Scarcity of nursing jobs may force graduate to new career

Tuesday 20th November, 2012

Hannah McBryde will graduate as a nurse and midwife next month but jobs for new nursing graduates in Queensland are so scarce, she's thinking about becoming a nanny instead.

The 22-year-old is one of hundreds of new Queensland nursing graduates who face missing out on jobs in their chosen career despite a looming shortage as more nurses retire and new hospitals open.

Queensland Health's figures, supplied to The Courier-Mail, show the department has received more than 2700 applications from graduate nurses for 2013, three-quarters of them from Queensland-based applicants. So far, only 10 per cent of those who applied, or about 270 graduates, have received positions for next year's intake.

Since 2010, Queensland Health has received more than 10,400 applications for graduate nursing positions, but have only employed 3467 of them.

After studying for four years at the University of Queensland and working as a casual assistant-in-nursing at the Royal Brisbane and Women's Hospital to pay her way through university, Ms McBryde fears her hard work has been wasted.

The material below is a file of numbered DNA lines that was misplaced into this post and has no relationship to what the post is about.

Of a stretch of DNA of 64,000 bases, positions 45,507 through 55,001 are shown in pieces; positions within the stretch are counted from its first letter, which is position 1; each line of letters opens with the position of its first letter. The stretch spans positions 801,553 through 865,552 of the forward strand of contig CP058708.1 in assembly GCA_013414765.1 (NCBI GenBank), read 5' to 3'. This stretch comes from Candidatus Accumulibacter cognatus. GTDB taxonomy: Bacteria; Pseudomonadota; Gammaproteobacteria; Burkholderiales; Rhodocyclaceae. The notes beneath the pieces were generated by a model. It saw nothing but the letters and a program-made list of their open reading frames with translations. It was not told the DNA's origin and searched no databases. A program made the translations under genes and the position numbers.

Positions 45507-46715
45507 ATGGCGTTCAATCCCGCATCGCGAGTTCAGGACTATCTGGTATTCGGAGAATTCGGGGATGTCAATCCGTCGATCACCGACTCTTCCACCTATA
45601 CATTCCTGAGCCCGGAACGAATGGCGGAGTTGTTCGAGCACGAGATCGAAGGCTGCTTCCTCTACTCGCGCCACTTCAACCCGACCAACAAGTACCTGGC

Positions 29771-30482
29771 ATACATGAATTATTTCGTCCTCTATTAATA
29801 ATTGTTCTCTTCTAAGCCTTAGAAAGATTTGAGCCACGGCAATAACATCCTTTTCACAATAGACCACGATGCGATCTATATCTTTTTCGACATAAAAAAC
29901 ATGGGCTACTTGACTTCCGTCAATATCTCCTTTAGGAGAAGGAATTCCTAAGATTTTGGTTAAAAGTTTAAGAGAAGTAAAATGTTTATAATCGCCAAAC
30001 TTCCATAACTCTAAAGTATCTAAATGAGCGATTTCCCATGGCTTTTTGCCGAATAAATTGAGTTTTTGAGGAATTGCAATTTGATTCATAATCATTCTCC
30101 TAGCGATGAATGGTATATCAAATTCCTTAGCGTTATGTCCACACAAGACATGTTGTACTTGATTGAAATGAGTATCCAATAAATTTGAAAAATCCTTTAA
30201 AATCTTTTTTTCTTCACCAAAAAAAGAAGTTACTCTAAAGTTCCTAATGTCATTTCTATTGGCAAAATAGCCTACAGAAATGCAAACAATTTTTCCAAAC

She's applied for positions in the public and private sectors with only one interview. "The rejection emails have just kept on coming," she said.

"It's horrible to work so hard for something you really want ... to come out at the end with nothing."

The Queensland Nurses' Union has started an email campaign urging federal Health Minister Tanya Plibersek and her Queensland counterpart Lawrence Springborg to work to find a solution.